Reprioritizing Your Third-Party Risk Management Program — Questionnaire and Due Diligence

Tom Fox

Are you considering a third-party questionnaire for your organization? With so much debate around what should be asked, and how detailed you should be, it can be hard to know where to start. 

In this 5-part blog post series, sponsored by Diligent, I will consider the full range of third-party risk management. You can explore Episode 1 on third-party risk mitigation here.

Today, we consider the third-party questionnaire and I am joined by Stephanie Font, the Director of the Operations Optimization Group at Diligent, as we discuss third-party questionnaires and due diligence investigations.

It is important that every compliance professional understands a third party's risk profile to craft the right due diligence process and ensure compliance. Here are the steps you need to follow to address compliance and risk in your third-party management. 

1. Questionnaire —Gathering basic information about the third party and what regulations need to be complied with.

The first step to managing third parties is to create a questionnaire to gather basic information about the third party and what regulations need to be complied with. When creating the questionnaire, it is important to understand the organization’s risk model and what it is trying to achieve. The questionnaire should be tailored to the specific risk factors the organization is trying to address, as well as the regulations that need to be complied with. 

Questions should include items such as the size of the company, where they do business, and the type of relationship they have. Additionally, the questionnaire should ask questions that will alert to any potential risk factors, such as if they do business in a highly sanctioned country.

Once the questionnaire is sent and responses are received, the answers can be used to inform the next step of the due diligence process. Your third-party risk management system should automate some of the process by flagging risk factors and indicating what level of investigation is needed.

Lastly, it is important to document the process and create an audit trail that can be used for various reasons, such as compliance and internal review. 

2. Due Diligence Investigation — Investigating the third party based on their answers to the questionnaire and other risk factors.

The second step of third-party due diligence is the due diligence investigation. The best approach to this investigation is to first understand the company's risk and what it is trying to accomplish. This allows the company to create a risk model and tailor the questionnaire to fit their needs. The questionnaire should include questions about the size of the company, where it does business and other risk factors that may arise.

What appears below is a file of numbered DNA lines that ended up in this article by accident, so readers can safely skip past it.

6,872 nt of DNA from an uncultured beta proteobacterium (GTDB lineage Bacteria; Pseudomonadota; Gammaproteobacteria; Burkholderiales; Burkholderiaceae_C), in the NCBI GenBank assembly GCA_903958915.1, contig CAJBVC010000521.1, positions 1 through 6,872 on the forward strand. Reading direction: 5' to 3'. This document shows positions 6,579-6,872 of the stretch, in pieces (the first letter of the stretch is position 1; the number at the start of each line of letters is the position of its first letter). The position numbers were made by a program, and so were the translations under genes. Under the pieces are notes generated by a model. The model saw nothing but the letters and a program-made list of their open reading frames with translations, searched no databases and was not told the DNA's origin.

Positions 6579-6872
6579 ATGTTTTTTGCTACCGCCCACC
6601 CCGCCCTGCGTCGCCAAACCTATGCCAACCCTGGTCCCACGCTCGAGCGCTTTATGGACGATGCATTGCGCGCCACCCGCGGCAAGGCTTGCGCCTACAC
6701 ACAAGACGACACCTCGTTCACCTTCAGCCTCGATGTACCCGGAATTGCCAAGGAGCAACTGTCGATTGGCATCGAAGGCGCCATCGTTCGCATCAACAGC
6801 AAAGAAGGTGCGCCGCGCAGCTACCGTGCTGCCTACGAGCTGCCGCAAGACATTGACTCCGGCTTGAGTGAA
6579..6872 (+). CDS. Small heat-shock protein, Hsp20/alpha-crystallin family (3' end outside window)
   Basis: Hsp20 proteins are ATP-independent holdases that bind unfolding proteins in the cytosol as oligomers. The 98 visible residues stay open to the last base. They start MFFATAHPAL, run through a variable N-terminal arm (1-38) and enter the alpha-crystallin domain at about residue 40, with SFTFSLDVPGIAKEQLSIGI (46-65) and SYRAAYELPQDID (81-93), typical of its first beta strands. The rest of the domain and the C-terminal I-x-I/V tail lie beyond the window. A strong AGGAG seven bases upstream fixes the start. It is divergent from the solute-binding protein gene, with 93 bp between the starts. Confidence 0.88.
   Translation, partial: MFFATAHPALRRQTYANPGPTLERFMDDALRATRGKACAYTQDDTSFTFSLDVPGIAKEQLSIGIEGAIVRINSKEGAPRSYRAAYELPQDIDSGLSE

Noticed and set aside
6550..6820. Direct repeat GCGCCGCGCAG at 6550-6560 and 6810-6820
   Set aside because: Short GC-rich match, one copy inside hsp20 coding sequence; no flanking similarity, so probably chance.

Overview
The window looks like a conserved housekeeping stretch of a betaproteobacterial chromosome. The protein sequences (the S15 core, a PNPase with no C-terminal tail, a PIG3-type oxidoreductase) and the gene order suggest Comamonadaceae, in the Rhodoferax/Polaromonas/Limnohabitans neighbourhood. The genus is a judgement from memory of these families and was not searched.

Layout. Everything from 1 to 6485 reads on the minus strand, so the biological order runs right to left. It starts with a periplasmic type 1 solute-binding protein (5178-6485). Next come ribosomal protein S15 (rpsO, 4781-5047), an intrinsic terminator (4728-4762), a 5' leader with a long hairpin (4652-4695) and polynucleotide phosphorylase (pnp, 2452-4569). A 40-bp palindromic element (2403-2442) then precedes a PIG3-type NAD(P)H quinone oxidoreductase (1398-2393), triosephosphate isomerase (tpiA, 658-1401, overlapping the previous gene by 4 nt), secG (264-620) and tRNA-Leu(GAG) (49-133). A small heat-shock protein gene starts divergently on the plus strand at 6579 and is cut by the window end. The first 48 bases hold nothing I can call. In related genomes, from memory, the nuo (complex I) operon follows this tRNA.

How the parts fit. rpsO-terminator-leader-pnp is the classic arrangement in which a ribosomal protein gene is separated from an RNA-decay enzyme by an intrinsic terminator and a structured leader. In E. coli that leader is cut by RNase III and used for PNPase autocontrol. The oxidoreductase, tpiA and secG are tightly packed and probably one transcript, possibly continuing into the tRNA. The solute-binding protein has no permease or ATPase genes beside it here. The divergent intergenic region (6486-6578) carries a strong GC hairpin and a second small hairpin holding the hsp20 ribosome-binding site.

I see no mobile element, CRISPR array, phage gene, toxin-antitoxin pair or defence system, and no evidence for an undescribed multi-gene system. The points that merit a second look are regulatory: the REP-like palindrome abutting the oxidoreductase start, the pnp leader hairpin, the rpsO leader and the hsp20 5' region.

After the questionnaire is complete, the next step is to assess the risk factors and determine the appropriate level of investigation needed. This could range from a baseline screening for sanctions list and other global databases to an enhanced due diligence investigation which involves boots on the ground to ask questions about the company's reputation and verify a manufacturing site.

Additionally, it is important to document the process to create an audit trail for internal stakeholders and regulators. This process should be tracked in a third-party risk management system to ensure everything is done correctly. 

3. Documenting — Keeping records of the due diligence investigations to be used in the future.

Documenting is an important step in the due diligence process, as it helps to create an audit trail of the activities and decisions that were taken. When it comes to due diligence, it is important to keep records of all investigations that were conducted, as these records can be used in the future to defend any decisions that were taken. This allows for all the necessary information to be stored in a secure location and can even track any changes or updates to the investigations over time. 

Additionally, the system can be used to flag any potential risks that come up in the investigations and it can also automate the process of deciding which type of investigation is necessary based on the risk model.

Finally, it is important to keep all documents related to the due diligence process, such as the questionnaire, investigation reports and any other relevant documents, to create an audit trail and ensure that all compliance regulations are met.

Third party due diligence is a crucial part of any compliance program. A thorough questionnaire and a detailed due diligence investigation can help organizations to mitigate risk and ensure compliance with applicable regulations.

Additionally, it is important to document the process, as this creates an audit trail that can be used in the future. With the right tools and processes in place, organizations of any size can successfully manage third party risk and create a robust compliance program.

For more information on building a robust third-party management program, explore the business case for investing in a vendor management solution here.

Listen to Stephanie Font on the podcast series here

Learn how Third-Party Risk Management from Diligent can help your organization assess their existing approach to questionnaires and due diligence. Request a demo today.

Tom Fox

Tom Fox is the Voice of Compliance, having founded the only podcast network in compliance, the award-winning Compliance Podcast Network. It currently has 60 podcasts. Tom has won multiple awards for podcast hosting and producing and was recently honored with a Webby for his series Looking Back on 9/11. He is an Executive leader at the C-Suite Network, the world’s most trusted network of C-Suite leaders. He is also the co-founder of the Texas Hill Country Podcast Network.

He can be reached at